Hillel Schocken, on the Haaretz Board of Directors and brother of Haaretz publisher Amos Schocken, sparked outrage with his response to the scandal involving Haaretz journalist Ari Shavit and Jewish-American journalist Danielle Berrin: “Up until the whole Ari Shavit story we didn’t know who Danielle Berrin was.”
Schocken’s controversial post Photo Credit: Facebook / Channel 2 News
Hillel Schocken, a member of the Haaretz Board of Directors and brother of Haaretz publisher Amos Schocken, managed to spark outrage after addressing the scandal in which Haaretz journalist Ari Shavit was accused by Jewish-American journalist Danielle Berrin of sexually harassing her. In a Facebook post, Schocken alluded that Berrin accused Shavit of sexual harassment for the publicity.
In his Facebook post, Schocken also mentioned Avital Chizhik, another Jewish-American journalist who claimed that she was sexually assaulted by a senior-level Israeli journalist after reading Berrin’s story, as reported by JOL News. Sharing an article on Chizhik that was published by Haaretz, Schocken wrote: “Up until the whole Ari Shavit story we didn’t know who Danielle Berrin was. Now Chizhik wants some too. Why should Danielle be the only one to become famous? It’s not fair.” His brother and Haaretz publisher Amos Schocken stated in response: “He (Hillel) is not responsible for me opinions and I am not responsible for his.”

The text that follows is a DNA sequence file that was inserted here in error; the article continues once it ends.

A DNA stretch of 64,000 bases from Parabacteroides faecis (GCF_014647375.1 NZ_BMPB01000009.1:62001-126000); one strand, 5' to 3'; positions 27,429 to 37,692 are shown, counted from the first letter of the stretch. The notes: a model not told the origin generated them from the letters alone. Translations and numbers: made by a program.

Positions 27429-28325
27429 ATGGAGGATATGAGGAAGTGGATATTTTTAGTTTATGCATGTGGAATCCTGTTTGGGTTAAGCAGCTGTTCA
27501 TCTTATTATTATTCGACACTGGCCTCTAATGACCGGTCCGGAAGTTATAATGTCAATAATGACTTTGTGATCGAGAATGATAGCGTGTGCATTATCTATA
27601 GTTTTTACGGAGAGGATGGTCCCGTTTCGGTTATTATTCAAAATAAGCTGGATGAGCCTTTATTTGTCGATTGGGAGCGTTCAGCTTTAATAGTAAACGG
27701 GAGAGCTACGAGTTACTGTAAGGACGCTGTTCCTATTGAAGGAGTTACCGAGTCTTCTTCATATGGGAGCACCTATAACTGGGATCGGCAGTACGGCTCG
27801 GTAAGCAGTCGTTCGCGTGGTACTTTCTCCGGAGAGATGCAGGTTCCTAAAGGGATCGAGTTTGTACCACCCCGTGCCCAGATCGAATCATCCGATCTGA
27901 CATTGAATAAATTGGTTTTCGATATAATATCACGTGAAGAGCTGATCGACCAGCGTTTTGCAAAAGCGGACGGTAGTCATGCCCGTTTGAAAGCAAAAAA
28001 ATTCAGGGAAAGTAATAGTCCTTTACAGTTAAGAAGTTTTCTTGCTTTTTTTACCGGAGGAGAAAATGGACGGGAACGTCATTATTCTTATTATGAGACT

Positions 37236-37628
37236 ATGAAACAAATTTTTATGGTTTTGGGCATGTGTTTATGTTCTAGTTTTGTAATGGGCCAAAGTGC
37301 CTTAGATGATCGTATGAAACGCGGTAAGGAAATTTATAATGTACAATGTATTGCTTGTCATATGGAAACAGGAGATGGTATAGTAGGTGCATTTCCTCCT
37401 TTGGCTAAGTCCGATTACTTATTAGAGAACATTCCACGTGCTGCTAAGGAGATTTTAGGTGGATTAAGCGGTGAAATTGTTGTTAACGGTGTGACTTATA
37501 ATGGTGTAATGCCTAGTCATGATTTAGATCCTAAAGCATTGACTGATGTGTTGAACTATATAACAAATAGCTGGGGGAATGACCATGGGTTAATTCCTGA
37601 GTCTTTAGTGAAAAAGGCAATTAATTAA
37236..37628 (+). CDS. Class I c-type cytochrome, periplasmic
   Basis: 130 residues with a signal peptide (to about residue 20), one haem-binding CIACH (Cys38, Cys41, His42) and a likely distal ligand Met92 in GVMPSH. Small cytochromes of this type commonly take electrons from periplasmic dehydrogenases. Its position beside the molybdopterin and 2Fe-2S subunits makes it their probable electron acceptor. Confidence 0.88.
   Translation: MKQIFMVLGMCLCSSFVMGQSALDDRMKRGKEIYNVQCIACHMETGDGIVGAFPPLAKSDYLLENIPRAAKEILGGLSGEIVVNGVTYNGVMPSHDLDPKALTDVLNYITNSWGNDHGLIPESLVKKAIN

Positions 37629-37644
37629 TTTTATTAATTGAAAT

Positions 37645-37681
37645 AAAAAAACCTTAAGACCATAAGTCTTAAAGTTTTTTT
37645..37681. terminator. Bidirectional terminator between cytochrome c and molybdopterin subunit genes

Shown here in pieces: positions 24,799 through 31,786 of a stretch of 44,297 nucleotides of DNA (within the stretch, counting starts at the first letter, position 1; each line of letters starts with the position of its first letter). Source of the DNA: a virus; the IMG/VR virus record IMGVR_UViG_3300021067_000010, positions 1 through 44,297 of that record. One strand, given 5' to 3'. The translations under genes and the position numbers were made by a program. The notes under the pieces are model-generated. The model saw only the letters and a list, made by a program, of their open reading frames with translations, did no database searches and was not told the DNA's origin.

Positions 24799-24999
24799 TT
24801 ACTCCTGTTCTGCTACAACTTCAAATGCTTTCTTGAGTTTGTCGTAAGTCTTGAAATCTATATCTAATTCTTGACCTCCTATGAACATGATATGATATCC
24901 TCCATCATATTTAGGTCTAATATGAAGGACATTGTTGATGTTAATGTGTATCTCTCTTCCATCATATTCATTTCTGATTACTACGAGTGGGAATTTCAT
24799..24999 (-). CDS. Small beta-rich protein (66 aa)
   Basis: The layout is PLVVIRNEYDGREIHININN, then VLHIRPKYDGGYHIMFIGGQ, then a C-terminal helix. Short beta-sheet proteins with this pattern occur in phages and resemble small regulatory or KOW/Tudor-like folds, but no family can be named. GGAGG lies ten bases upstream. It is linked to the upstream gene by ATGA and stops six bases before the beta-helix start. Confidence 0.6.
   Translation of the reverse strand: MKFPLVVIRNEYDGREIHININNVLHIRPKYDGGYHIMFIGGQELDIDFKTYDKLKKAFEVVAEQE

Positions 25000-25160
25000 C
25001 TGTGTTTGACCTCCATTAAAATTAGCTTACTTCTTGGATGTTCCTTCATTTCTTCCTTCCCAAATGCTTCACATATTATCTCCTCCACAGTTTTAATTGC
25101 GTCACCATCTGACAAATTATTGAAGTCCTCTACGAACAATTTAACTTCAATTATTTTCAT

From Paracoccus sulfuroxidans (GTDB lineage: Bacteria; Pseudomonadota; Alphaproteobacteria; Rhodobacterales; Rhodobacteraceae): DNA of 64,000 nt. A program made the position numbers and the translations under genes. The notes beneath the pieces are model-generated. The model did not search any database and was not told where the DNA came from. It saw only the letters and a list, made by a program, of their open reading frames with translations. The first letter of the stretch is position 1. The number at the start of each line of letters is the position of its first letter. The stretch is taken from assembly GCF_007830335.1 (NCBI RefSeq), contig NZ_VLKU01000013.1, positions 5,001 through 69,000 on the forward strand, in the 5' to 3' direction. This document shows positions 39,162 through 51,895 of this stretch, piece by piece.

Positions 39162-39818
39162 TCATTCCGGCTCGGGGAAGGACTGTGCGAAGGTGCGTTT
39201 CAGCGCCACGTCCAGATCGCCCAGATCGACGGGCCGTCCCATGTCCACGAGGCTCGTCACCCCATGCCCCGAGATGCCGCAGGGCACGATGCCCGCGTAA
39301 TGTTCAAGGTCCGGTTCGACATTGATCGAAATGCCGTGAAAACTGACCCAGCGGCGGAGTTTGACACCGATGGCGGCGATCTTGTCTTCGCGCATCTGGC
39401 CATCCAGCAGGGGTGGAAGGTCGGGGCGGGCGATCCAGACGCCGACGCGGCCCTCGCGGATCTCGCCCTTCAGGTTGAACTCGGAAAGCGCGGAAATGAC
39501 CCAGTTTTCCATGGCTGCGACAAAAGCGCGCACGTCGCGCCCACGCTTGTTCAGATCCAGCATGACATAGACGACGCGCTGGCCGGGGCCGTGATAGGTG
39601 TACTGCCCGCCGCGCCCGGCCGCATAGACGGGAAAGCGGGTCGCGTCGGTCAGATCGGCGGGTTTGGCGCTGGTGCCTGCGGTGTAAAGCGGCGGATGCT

Berrin and Shavit Photo credit: Hadas Porush, Flash 90 / Channel 2 News
Yesterday, Chizhik tweeted that she too was harassed by an accomplished Israeli journalist. “The almost-exact same story happened to me years ago with another Israeli media personality,” she claimed, adding a link to the article published by Berrin on the Jewish Journal in which she revealed her story.
In another tweet, Chizhik addressed the Shavit’s apology for the incident in which he allegedly sexually assaulted Berrin, claiming that he didn’t think at the time that what he did constituted sexual harassment but was rather part of a romantic pursuit. “Shavit didn’t realize it was sexual harassment,” she wrote. “I guess the English ‘no’ was unclear.”
In an announcement published by Haaretz last night, the newspaper stressed that it “strongly opposes sexual harassments and sees them as misconduct that should be eradicated.” The newspaper added that it expects its employees to conduct themselves professionally. “Ari Shavit has been a senior-level and accomplished journalist at Haaretz for more than 20 years,” the newspaper went on to announce. “Today he informed us that due to the recent publications, he has decided to take a time out from his journalistic work.”